Saturday, 6 May 2017

It's a waiting game

Mindful of the potential gardening difficulties of a string of trips away from home (visiting relatives, holiday...), I have been more careful than ever to plan my gardening activities this year. Right now, the flurry of sowing and planting has subsided for a while, and I just have to be patient, sit back and watch things grow. This is hard for me: I always want to be doing something!

This is Mark's Veg Plot, seen earlier this week:

4 terracotta-coloured pots Top Right hold Blueberry bushes

I'll give you a tour...

Here are the potatoes, (seen Top Left in the photo above), putting on lots of luxuriant foliage now.

The first of the raised beds hosts onions and leeks. The leeks are at the right here, and so tiny still that you probably can't see them. The sticks are there to deter "diggers".

Behind the onions is the bed with the PSB, flowering now but shortly to be removed to make room for Runner Beans.

There's not too much of a hurry yet, because the Runner Beans are only just germinating.

In the third raised bed are my Broad Beans - two rows planted at different times, so that one lot will mature well before the other.

The first row has a good number of flowers on already, so hopefully it won't be very long before they yield their crop.

On the outer edges of the BB bed are rows of radishes, protected to some extent from the ravages of the Blackbirds by sticks and bits of wood.

Number four bed contains salads - lettuces, beetroot, more radishes and some parsley. The bed is netted to keep birds and animals off.

Seen through the netting, here is my little patch of "Daddy Salad", nearly ready for picking. It's a bit more sparsely-populated than I would have wished, because relatively few of the seeds germinated. Still, I can't really complain since most of the seeds were from old part-used packs.

My fifth raised bed is the one with carrots and parsnips in. I wrote about it / them only a few days ago, so here's a token photo of the parsnips (taken through their protective Enviromesh):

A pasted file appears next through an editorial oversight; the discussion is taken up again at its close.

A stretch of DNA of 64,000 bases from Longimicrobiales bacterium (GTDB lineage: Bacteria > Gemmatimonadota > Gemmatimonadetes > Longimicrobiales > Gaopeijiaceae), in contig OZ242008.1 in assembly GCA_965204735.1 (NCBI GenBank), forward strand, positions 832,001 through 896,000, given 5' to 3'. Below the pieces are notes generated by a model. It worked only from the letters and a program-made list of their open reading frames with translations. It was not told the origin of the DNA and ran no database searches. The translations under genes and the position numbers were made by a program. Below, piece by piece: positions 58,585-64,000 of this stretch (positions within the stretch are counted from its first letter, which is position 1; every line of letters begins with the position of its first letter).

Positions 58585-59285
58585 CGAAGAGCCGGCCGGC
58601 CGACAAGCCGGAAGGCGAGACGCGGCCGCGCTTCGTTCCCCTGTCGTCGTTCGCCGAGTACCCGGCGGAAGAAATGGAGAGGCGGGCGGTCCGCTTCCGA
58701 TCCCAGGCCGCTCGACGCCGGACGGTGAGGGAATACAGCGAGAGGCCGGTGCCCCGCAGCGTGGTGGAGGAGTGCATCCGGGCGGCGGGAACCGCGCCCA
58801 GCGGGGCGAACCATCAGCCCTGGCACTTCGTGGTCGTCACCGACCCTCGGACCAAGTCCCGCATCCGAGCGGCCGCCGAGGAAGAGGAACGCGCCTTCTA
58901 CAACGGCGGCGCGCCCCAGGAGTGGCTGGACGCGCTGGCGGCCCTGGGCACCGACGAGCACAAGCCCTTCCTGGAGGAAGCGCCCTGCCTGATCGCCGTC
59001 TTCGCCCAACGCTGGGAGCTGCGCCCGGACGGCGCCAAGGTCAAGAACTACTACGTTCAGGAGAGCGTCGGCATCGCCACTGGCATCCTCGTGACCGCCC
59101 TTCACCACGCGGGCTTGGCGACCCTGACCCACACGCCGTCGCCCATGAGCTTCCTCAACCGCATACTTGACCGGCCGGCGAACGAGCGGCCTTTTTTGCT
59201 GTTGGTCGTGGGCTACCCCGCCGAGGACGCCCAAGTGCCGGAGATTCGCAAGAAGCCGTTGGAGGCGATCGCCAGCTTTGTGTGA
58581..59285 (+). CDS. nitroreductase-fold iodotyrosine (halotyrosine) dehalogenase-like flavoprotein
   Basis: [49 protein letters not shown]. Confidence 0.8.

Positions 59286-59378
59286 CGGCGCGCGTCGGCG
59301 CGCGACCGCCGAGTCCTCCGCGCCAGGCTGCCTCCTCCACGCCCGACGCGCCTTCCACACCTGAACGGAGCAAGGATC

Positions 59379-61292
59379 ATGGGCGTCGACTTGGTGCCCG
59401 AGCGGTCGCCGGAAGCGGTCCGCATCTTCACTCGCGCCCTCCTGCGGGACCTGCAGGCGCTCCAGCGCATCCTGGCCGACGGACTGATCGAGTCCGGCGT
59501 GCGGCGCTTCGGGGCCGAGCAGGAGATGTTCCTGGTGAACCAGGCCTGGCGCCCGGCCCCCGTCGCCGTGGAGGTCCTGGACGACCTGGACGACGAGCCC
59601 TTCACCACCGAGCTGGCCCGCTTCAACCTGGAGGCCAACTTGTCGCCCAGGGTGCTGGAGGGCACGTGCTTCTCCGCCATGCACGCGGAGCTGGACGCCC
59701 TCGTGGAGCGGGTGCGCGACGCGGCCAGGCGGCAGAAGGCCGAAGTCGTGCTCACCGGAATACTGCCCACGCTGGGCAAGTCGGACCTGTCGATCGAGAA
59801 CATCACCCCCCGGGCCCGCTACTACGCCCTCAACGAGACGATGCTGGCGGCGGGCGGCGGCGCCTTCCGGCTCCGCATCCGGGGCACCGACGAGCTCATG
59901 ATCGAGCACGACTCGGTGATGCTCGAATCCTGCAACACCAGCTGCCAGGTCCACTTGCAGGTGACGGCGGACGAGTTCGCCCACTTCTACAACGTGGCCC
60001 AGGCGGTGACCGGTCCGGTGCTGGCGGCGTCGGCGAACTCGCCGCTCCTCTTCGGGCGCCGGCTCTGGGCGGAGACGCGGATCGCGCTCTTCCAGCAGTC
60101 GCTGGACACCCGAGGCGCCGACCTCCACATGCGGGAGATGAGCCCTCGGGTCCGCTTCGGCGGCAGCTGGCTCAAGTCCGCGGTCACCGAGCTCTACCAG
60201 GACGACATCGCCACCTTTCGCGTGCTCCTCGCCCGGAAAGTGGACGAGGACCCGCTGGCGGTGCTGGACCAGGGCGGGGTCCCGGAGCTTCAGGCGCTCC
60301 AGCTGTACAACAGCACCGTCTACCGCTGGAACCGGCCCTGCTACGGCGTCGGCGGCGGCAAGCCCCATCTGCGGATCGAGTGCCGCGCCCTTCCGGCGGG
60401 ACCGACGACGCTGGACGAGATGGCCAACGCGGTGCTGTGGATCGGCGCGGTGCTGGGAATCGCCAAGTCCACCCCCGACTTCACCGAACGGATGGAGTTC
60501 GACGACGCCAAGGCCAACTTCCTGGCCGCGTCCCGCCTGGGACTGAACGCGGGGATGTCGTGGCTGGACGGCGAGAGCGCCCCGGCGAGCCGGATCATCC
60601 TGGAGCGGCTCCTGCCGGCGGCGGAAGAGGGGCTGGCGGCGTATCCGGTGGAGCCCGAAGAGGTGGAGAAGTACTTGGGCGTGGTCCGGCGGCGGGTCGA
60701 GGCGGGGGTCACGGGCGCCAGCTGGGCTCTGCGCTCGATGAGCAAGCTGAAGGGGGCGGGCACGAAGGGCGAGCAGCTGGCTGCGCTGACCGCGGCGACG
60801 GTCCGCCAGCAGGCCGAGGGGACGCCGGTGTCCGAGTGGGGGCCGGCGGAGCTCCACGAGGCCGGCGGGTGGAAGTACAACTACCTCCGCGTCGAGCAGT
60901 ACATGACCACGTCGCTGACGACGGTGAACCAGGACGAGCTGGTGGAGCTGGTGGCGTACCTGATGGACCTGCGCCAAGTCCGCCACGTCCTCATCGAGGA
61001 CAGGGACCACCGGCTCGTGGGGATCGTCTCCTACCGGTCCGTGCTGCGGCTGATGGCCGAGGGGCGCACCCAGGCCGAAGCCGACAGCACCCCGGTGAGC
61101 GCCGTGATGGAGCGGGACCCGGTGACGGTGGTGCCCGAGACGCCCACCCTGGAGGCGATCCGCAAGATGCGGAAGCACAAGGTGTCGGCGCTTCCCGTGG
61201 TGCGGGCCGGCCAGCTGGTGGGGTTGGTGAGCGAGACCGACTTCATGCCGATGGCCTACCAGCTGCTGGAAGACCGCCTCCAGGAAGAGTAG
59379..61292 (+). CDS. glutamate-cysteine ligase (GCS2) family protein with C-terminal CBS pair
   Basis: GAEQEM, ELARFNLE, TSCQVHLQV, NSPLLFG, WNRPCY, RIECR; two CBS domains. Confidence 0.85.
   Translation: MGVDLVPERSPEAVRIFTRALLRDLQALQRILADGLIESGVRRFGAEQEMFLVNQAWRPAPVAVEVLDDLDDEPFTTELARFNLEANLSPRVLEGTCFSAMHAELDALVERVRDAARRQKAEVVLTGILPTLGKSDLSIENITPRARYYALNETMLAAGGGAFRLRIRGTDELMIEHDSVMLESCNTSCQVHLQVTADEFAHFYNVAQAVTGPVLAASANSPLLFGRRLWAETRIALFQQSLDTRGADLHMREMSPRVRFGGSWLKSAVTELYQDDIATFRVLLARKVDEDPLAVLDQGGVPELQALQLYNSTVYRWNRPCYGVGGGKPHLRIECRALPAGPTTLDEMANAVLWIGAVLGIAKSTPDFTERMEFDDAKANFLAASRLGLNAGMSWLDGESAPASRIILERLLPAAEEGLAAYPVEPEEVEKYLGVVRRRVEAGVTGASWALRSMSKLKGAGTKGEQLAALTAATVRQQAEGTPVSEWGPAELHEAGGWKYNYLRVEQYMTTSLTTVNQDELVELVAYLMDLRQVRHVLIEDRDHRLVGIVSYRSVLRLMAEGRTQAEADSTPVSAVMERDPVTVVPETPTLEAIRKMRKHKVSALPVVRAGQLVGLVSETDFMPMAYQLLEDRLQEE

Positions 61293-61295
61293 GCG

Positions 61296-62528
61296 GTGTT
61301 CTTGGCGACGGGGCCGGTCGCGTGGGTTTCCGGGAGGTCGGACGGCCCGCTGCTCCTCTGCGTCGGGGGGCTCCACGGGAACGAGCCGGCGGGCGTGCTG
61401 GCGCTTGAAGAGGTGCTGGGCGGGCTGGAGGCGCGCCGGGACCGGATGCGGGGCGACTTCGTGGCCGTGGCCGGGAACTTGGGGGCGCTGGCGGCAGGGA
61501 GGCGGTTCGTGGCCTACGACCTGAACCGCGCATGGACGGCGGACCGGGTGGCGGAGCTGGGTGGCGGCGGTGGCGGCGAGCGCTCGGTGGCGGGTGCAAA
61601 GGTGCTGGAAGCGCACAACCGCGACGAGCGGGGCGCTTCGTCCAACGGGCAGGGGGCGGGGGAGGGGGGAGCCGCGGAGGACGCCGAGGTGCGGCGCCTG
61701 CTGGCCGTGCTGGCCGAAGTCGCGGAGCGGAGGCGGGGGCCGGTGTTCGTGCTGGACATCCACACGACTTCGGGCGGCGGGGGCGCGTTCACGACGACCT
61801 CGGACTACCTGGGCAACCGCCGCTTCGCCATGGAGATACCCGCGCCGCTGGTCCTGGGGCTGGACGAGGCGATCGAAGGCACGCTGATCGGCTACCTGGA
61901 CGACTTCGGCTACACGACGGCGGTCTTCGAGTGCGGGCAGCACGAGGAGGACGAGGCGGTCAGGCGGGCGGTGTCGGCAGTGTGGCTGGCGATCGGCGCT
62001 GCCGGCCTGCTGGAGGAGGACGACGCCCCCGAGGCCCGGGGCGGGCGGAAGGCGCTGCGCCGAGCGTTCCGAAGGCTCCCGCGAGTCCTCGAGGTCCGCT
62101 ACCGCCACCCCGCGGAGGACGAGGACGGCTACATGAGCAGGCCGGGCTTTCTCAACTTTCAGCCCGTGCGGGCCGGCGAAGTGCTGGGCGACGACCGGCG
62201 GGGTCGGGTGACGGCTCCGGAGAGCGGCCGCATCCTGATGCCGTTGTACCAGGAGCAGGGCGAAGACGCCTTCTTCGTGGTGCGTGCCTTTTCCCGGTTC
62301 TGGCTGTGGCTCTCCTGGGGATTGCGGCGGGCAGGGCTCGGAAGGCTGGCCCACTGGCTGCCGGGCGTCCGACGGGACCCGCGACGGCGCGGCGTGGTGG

Whether the asparagus I have is worth growing is a moot point. I have only 3 crowns of it, ones transplanted out of a raised bed I renewed last year, and they are only producing a very meagre crop. I think I may give them one more year and if they don't improve a lot, ditch them in favour of something else.

The ultimate waiting game is being played here of course:-

My plastic mini-greenhouses are doing just what they are intended for - protecting seedlings, rooted cuttings, over-wintered tender perennials etc, until such time as I feel they will be OK in the fresh air, hopefully in just ten days or a fortnight from now.


  1. Oh, I think any asparagus is worth it! we have about 25 crowns and harvest everyday-- starting this week--until mid June. What is the support with the metal rods and spheres called? I don't think I have seen that in America, and I need them!!

    1. The balls are called "Build-a-Ball", but the aluminium rods are bought separately.

  2. I have five asparagus crowns two of which haven't produced anything this year. The few spears that I get every year (around 12-15) are undoubtedly delicious but I do wonder if it's too high a price to pay to keep one bed for a single crop all year. I believe that for a successful crop, a larger number of crowns is needed.

  3. Asparagus is one crop that we have never tried to grow. We are still at the hectic stage withy lots of sowing still to do.

  4. I am just amazed at how manicured your garden is . . . everything grows in perfect rows and perfectly straight like little toy soldiers. Once mine getting growing it's watch out they have a mind of their own.

  5. I always love when you show "whole" photos of the garden! It is beautiful! This post is a favorite. You have done a good job of gardening in a small space!


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